This is a work-in-progress. The master branch is up to date with the latest development and may very possibly crash. Use it at your own risk.
This is an RTS engine project on which I work very occasionally. It is a testing sandbox and does not have much focus. Maybe it’ll grow into a proper game in the future, who knows. Nobody cares. I started playing around with the idea as a time killer some years ago, kicking off the development with a fast version of the A* path-finding algorithm backed not by a grid (as usual) but by a quad-tree. Quad-trees make path-finding super-fast because of their hierarchical division of space and their adaptive partition sizes. Even though I used visibility graphs to store the navigable nodes from one given point, quad-trees are also fast for checking the properties/elements of a position’s surroundings, for child nodes are always spatially contained in parent nodes. However, the tree re-balancing operation is too costly, so I ended up implementing a regular grid based approach, which is the one in use today. A* is also quite fast in a regular grid.
Once I got this path-finding on a quad-tree thing up and running, It was time to implement the movement of my entities. I dove a bit into the topic and stumbled upon Craig Reynolds steering behaviours. They turned out to be an excellent method of implementing movement, but they come with caveats. I found these steering behaviours very powerful at producing organic-like movements that do not look forced at all. However, they are usually hard to implement and need A LOT of tweaking to really get them rolling. If you are interested in the topic you can check out Reynolds’ original paper or have a look at the book “Programming game AI by example” by Mat Buckland.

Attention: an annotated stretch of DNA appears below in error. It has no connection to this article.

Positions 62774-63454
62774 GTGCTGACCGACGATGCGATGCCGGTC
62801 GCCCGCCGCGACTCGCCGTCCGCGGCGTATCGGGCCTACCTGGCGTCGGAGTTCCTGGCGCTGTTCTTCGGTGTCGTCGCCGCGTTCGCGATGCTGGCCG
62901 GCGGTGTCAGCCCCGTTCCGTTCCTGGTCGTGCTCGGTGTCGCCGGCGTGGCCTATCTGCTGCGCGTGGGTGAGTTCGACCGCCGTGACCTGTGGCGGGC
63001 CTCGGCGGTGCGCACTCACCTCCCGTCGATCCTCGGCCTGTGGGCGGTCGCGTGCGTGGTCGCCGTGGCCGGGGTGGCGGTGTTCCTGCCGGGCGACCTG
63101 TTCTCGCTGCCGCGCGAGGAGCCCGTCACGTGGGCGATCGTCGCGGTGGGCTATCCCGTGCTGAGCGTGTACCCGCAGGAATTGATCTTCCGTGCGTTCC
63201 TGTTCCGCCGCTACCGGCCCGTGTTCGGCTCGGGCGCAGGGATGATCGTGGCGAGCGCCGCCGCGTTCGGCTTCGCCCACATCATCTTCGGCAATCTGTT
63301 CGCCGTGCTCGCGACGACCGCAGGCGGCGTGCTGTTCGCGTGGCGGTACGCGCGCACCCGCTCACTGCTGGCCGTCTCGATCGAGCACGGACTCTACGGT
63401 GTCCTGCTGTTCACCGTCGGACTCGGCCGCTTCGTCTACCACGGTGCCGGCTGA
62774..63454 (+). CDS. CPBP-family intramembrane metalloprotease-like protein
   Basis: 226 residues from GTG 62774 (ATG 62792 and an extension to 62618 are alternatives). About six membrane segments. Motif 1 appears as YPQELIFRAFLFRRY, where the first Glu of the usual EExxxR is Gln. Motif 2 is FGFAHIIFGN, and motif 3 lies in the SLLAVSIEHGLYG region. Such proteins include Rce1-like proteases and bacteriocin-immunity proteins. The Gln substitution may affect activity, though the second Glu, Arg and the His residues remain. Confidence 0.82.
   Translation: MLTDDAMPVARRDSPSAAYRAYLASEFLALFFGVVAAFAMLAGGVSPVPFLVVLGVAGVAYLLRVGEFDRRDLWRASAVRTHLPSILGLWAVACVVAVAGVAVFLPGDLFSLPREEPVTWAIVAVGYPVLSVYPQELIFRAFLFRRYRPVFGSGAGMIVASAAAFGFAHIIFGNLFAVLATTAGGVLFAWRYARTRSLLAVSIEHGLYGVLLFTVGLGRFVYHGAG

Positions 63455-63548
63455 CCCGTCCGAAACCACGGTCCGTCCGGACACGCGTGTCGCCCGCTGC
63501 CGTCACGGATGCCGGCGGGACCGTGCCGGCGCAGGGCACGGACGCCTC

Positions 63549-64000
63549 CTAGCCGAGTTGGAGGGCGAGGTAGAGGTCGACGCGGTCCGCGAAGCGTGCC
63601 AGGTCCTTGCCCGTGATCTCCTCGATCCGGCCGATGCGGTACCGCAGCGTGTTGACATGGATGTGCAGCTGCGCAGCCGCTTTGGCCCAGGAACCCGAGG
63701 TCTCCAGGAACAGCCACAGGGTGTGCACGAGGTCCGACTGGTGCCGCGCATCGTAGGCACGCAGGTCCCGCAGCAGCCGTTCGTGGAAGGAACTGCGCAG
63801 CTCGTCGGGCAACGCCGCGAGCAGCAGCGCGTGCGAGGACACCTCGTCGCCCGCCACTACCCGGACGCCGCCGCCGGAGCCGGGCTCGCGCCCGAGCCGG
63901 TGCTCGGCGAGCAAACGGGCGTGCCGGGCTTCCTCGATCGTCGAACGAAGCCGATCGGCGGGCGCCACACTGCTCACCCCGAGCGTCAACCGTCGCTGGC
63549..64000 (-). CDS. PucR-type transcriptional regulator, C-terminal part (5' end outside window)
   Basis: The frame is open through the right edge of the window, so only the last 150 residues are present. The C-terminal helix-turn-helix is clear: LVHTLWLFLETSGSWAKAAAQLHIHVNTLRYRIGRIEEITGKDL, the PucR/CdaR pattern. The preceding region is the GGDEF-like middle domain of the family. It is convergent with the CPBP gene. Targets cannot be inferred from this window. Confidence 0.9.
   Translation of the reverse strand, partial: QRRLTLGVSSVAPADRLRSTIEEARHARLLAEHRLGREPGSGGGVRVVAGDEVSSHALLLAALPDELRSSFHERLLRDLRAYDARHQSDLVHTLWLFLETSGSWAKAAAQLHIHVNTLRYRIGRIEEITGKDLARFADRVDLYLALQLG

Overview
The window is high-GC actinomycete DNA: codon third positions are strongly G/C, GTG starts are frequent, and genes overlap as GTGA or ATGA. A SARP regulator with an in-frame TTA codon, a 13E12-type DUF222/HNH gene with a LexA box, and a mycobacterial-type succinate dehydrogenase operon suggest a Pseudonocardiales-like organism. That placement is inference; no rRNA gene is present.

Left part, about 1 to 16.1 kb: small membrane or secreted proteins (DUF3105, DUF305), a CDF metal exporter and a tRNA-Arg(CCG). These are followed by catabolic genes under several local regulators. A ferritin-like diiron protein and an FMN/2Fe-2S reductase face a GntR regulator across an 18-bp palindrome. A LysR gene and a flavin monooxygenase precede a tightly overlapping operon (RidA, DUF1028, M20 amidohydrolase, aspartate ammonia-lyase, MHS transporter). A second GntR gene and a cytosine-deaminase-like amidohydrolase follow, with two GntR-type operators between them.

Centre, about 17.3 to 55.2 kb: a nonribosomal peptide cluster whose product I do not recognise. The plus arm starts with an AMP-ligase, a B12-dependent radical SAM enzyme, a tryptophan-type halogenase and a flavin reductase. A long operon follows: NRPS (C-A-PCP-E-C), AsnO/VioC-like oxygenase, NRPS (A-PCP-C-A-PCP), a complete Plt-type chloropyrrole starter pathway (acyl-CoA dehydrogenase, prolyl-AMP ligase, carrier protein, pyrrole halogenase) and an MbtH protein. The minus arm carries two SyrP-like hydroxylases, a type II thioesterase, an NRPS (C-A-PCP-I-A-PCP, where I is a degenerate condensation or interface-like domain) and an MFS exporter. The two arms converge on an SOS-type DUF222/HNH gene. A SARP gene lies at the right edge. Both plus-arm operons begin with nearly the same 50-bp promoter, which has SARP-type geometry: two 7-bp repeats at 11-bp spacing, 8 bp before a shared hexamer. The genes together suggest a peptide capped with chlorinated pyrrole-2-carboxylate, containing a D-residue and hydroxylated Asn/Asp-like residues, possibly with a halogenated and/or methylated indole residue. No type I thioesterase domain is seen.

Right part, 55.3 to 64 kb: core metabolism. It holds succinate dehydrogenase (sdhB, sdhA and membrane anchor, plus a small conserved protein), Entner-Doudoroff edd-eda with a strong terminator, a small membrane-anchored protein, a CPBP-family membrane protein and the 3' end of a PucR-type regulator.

It looks like Libgdx itself provides nowadays an alternative implementation of steering behaviours, which is probably nicer than mine, but mine was first, so I got that going for me.
I wrote a blog post about this project.
- Shiny, shitty 2D graphics.
- The model is fully 3D, though.
- Real time selection and movement of units and groups.
- Unit life bars.
- Fog of war comes in two flavors: tile-based (bad) and mesh-based (awesome).
- Own implementation of steering behaviours that work (with a lot of tweaking).
- Zoom and pan freely.
- Tiled tile map integration.
- Quad-tree and regular grid implementations for spatial awareness.
- Some basic graphical and lighting effects.
- Ashley ECS as entity component system.
- Pretty fast, above 500 FPS on decent hardware. Around 130 FPS on 7th gen Intel laptop graphics.
- Theoretically, Android support.
In order to run the RTS engine on the desktop, first clone the repository:
git clone https://codeberg.org/langurmonkey/rts-engine.git cd rts-engine
Then, just run the following command:
$ gradlew desktop:run
Here a video demonstrating a few of the features available as of now.
A screencast of the RTS engine in all its glory.
This software is distributed under the MIT license.